Ben Affleck's roller coaster reputation in Hollywood took a new turn this week when the Oscar winner announced he had recently completed a stay in rehab for alcohol addiction. 

The 44-year-old father of three broke the news with a heartfelt statement shared to social media, a strategy branding and reputation expert Eric Schiffer tells E! News was crucial to the longevity of a positive public image.

"Authenticity is embraced eternally by the public. Ben owned it," Schiffer shared, adding, "And he committed to stepping up. The continued bleed-out of his reputation stopped with his commitment."

Ben's message read in part, "I want to live life to the fullest and be the best father I can be. I want my kids to know there is no shame in getting help when you need it, and to be a source of strength for anyone out there who needs help but is afraid to take the first step."

Ben Affleck

Jackson Lee / Splash News

Affleck added, "I'm lucky to have the love of my family and friends, including my co-parent, Jen, who has supported me and cared for our kids as I've done the work I set out to do. This was the first of many steps being taken towards a positive recovery."

As for what possibly lead the Justice League star to go public with his sobriety struggles, Schiffer explains, "Ben Affleck's substance problems were, for him, an extinction-level threat for his career and his family."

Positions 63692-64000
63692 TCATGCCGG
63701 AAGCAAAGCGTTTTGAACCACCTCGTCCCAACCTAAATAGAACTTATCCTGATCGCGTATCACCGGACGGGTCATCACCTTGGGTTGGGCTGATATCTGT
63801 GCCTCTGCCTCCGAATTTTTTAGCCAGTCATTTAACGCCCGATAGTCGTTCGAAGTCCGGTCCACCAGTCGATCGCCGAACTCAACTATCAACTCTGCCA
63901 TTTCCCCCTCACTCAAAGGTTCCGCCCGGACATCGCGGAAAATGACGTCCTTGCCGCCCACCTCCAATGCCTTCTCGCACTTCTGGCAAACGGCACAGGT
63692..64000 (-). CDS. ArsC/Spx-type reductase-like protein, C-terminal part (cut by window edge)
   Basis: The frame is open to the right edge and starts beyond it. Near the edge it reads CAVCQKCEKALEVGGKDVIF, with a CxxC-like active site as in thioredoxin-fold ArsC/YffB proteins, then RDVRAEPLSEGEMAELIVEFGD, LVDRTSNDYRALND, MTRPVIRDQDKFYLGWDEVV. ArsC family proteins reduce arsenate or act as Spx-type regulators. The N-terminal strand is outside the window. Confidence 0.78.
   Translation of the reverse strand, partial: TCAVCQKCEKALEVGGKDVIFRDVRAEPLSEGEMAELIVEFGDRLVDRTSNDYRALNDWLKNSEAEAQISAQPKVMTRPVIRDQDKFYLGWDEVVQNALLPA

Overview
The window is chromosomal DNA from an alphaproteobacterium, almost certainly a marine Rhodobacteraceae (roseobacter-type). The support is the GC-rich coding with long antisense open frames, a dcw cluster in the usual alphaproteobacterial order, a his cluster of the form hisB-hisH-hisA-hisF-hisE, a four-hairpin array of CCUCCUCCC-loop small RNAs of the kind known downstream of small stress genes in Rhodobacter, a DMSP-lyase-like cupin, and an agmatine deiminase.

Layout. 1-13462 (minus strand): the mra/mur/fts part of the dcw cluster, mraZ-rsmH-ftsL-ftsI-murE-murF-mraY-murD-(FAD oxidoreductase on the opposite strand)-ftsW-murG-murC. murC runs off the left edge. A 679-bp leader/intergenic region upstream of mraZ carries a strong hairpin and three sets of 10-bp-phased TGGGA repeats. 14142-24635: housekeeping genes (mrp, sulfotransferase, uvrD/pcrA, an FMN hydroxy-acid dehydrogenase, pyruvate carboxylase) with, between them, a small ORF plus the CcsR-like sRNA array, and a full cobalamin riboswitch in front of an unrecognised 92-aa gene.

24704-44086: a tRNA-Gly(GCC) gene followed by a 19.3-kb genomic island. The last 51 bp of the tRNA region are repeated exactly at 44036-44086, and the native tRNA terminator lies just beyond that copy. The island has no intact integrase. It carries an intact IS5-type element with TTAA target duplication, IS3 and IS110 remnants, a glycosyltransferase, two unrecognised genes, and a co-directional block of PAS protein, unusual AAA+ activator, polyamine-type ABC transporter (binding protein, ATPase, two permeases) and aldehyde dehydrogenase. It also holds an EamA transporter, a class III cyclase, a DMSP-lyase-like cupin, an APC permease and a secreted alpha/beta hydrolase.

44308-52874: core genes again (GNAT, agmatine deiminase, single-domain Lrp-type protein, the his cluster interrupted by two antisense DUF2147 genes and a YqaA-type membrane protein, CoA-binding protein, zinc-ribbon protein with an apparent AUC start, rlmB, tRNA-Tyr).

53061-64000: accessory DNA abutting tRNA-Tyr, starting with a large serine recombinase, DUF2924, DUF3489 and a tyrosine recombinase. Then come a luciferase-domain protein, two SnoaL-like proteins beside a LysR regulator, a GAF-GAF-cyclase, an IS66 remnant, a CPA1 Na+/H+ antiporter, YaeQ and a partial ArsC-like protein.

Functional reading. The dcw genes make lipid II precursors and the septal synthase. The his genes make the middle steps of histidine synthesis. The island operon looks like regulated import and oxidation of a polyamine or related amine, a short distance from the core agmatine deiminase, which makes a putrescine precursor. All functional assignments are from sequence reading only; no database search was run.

"From here," he adds, "[Affleck] needs to stay true to his program of sobriety, make amends with those he hurt, and through his actions win back his reputation."

It appears as if Ben will certainly succeed in doing so, as an insider told E! News exclusively, "He didn't want to hide. He will continue to work on it. This was a step, but it's a progressive process. He's in a good place."

"He's moving in a healthy, balanced direction," our insider added.

 When it comes to his star power, editor of Box Office Guru Gitesh Pandya believes Affleck's rehab admission will have no real impact on his career. He explains to E! News, "His personal issues are not big enough to repel any substantial number moviegoers."

Pandya continues, "Stories like these tend to evaporate over time so when his next film Justice League opens in November, the target audience will not care about what he went through back in March. The box office will be driven by how good the film looks, and how good it actually is."

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